As YouTube and Netflix relieve bandwidth demand, who’s next?

The call to reduce video quality and limit network constraints will extend beyond streamers during the COVID-19 crisis as consumer demand rises.
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While Netflix and YouTube have been a boon to Canadians cooped up in their homes to stop the spread of COVID-19, this week the streamers have begun to lower their video quality to combat the growing bandwidth demands.

Beginning on Tuesday (March 24), YouTube set its global default video quality to standard definition (480p; SD), rather than high definition (HD) qualities like 720p or 1080p. Netflix announced Thursday (March 26) it would lower the highest video quality for each bandwidth stream (Ultra-HR, HD, SD) to reduce traffic on telecommunications by 25%. “We believe that this will provide significant relief to congested networks and will be deploying it in Canada for the next 30 days,” said Ken Florance, VP Content Delivery at Netflix, in a statement.

Netflix has 6.5 million subscribers in Canada, while Canadians account for 17.6 million of YouTube’s monthly visitors, according to comScore.

Efforts to limit bandwidth constraints began in Europe, when EU officials called for popular streaming services to reduce video quality as lockdowns began to impact network capabilities. Amazon Prime Video, Facebook Live and Disney+ are expected to follow Netflix and YouTube in cutting video quality in Canada.

As the pandemic rages on across the globe and more individuals embrace social distancing measures, the strain on network bandwidths will only grow. “Think of the data you get in your home like a pipe,” says Adam Rumanek, CEO and co-founder of digital rights management company Aux Mode. “If more people are streaming, that pipe is going to get smaller and smaller for the amount of people using it. There’s not enough bandwidth to feed municipalities.”

Social distancing has led significant audience and consumer behaviour changes across digital platforms, according to a report from comScore. The increased engagement is strong not only on news and entertainment but religious/spiritual content (up 27% in screen time). Rumanek says in the U.S. there has been an estimated 60% increase in home internet usage during traditional nine to five work hours.

The bandwidth situation goes beyond whether Netflix customers can binge Tiger King in Ultra-HD. The concern for governments is the impact on telecommunications, where front-line workers and first responders can’t afford disruptions on calls and other forms of communication. A spokesperson for the Ministry of Innovation, Science and Economic Development told Playback Daily the federal government is “engaged with Canada’s telecommunications service providers to ensure that they can continue to provide the essential services upon which we all rely to stay connected and informed, now more than ever.”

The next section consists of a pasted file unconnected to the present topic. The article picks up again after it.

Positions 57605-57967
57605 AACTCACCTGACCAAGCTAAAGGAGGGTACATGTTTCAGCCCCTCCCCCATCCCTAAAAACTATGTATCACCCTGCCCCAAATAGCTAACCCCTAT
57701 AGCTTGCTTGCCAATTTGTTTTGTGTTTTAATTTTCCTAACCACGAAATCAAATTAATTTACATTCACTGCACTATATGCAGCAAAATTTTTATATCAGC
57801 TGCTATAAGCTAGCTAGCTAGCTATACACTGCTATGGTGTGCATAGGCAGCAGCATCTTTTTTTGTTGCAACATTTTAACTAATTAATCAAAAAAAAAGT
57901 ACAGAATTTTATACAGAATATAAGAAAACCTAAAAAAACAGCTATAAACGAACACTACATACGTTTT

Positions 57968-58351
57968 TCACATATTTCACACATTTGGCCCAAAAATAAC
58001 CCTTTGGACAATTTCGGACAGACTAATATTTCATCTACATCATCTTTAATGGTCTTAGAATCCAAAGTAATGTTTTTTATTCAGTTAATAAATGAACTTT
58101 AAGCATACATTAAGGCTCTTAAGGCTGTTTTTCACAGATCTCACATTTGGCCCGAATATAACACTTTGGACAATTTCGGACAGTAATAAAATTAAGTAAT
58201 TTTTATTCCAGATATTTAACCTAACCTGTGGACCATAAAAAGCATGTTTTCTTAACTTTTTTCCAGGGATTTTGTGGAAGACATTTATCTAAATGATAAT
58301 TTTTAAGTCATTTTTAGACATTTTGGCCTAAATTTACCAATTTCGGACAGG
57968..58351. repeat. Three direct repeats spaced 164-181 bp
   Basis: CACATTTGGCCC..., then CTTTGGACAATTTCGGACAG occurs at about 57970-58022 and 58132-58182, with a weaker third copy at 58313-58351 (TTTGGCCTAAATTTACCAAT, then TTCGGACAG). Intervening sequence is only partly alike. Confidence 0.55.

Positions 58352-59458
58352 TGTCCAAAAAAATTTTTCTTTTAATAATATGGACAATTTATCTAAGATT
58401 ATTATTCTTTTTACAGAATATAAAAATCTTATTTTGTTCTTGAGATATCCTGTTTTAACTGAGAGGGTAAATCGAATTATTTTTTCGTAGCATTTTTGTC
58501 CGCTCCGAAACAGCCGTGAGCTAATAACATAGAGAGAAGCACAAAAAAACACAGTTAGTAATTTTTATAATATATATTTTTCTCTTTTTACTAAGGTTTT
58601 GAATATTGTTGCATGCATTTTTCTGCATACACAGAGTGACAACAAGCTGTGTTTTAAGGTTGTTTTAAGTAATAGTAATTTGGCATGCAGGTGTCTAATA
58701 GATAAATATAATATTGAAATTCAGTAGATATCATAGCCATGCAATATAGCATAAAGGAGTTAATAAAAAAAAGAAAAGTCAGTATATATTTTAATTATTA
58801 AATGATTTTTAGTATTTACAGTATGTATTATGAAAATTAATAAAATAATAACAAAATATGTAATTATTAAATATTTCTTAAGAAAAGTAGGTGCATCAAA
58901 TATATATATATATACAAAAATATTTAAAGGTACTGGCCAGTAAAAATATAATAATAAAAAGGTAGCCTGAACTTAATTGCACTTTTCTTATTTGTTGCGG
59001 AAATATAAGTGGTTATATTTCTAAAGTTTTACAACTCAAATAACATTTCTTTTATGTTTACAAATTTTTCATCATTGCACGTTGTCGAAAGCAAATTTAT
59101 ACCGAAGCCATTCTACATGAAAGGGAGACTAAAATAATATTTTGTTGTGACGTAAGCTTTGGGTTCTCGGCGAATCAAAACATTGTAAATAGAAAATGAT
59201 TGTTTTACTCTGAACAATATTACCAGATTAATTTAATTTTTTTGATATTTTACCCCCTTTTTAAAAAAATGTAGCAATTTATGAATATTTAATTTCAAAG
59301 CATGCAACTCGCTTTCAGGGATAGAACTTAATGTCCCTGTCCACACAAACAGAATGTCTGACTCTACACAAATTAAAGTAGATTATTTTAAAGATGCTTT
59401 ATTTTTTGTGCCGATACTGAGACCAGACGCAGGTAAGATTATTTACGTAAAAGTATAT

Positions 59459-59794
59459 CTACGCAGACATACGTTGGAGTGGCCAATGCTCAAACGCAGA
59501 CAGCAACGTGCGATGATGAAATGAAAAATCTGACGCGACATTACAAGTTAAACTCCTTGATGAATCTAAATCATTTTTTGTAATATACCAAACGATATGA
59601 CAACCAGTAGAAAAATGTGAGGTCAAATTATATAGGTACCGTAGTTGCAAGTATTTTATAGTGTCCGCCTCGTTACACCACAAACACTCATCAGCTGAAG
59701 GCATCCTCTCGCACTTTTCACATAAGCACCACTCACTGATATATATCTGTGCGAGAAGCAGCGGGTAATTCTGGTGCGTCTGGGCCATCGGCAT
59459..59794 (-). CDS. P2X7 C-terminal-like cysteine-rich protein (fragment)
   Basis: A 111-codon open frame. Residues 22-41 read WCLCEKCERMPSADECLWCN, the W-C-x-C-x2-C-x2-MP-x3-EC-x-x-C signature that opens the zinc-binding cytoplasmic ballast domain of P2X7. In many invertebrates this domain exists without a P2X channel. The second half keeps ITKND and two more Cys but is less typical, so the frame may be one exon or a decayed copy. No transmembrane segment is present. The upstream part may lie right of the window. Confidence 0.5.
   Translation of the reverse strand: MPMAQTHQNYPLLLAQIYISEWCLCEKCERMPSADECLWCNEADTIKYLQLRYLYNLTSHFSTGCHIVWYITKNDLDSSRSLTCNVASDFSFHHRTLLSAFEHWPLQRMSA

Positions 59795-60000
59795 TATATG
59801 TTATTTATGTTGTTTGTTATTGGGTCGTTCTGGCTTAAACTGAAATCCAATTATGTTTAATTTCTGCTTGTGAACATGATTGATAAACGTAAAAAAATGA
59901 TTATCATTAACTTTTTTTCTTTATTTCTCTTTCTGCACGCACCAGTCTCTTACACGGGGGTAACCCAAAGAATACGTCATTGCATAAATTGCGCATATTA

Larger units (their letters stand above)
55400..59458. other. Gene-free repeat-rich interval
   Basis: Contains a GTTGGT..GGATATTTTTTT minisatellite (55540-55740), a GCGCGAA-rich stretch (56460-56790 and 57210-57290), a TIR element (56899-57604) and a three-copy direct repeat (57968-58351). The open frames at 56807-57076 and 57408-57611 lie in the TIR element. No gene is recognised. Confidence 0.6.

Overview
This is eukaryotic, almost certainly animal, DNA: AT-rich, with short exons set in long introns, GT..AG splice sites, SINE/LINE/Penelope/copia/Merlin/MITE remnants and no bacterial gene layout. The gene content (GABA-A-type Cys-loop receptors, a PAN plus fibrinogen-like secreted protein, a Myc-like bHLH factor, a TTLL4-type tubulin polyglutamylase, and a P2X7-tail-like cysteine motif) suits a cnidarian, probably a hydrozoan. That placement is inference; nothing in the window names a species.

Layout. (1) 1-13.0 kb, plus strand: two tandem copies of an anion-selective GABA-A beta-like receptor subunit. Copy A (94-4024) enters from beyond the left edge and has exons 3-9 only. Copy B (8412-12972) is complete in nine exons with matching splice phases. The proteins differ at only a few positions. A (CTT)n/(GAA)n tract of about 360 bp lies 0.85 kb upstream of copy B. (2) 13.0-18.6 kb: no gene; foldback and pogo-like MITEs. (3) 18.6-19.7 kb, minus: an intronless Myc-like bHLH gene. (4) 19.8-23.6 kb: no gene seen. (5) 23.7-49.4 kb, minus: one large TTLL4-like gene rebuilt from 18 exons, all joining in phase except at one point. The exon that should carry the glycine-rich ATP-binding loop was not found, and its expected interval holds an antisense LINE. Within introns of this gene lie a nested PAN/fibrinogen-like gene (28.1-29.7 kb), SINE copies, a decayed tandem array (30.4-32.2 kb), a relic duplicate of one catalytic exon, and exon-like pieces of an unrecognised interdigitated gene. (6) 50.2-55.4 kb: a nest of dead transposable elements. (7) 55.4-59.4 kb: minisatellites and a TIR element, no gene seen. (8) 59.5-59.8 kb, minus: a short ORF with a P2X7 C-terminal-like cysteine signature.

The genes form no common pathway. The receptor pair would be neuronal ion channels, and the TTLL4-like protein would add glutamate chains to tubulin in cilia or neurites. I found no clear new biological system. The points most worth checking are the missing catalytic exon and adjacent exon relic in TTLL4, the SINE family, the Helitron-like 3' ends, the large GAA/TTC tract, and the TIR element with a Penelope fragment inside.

While the focus on reducing video quality has so far squared on streaming sites, Rumanek says it’s inevitable that the government will ask other bandwidth consumers to cut video quality, citing gaming sites and the porn industry as having a major impact. “Companies like Twitch are going to have to slow down streams or limit the amount of users in a single stream, because some of them can get pretty big,” he says. “For R-rated sites, the government could go in and shut them all down, because internet service providers aren’t going to do it.”

Even traditional TV isn’t immune. “The same restrictions will come to [cable companies like] Rogers,” says Rumanek. “Anyone who is carrying 4K content will have to lower the resolution. They’re just chewing the bandwidth.”

A spokesperson for Rogers told Playback Daily that there have been no changes to its 4K channels as of press time. The cable provider delivers 4K channels such as Rogers Media’s Sportsnet and Blue Ant Media’s Love Nature.

Rumanek says his advice is for companies to “come out ahead and be proactive,” such as YouTube’s decision to self-regulate globally. “When the end [of the pandemic] does come, people will be looking at who was a team player,” he says.

He also doesn’t anticipate much backlash from consumers as video qualities go down. He says the least impacted will be kids, who won’t care about a reduction from 4K to 720p since “they just like to watch what they watch.” He adds that while public areas like parks continue to shut down, parents will rely on video content and games to keep kids occupied, and will be happy to cope with lower resolution.

And while there will always be a vocal minority of adults miffed about not getting their top-quality streams, Rumanek doesn’t see it impacting the bottom line. “Statistically speaking, the unsubscribe rate is so low,” he says. “Ask yourself when you last unsubscribed from something, and it’s almost never.”

In fact, digital companies can only grow as a result of COVID-19. Rumanek says his clients have reported a 50% increase in ad revenue in January and February and he expects usage will “skyrocket,” even after the end of the pandemic. “When we come out of it, I don’t think we’re going to drop 50%,” he says. “[Older generations] will be more comfortable using this technology in the future, which will, on a whole, grow the entire digital world.

“The whole world is going to figure out how streaming works.”

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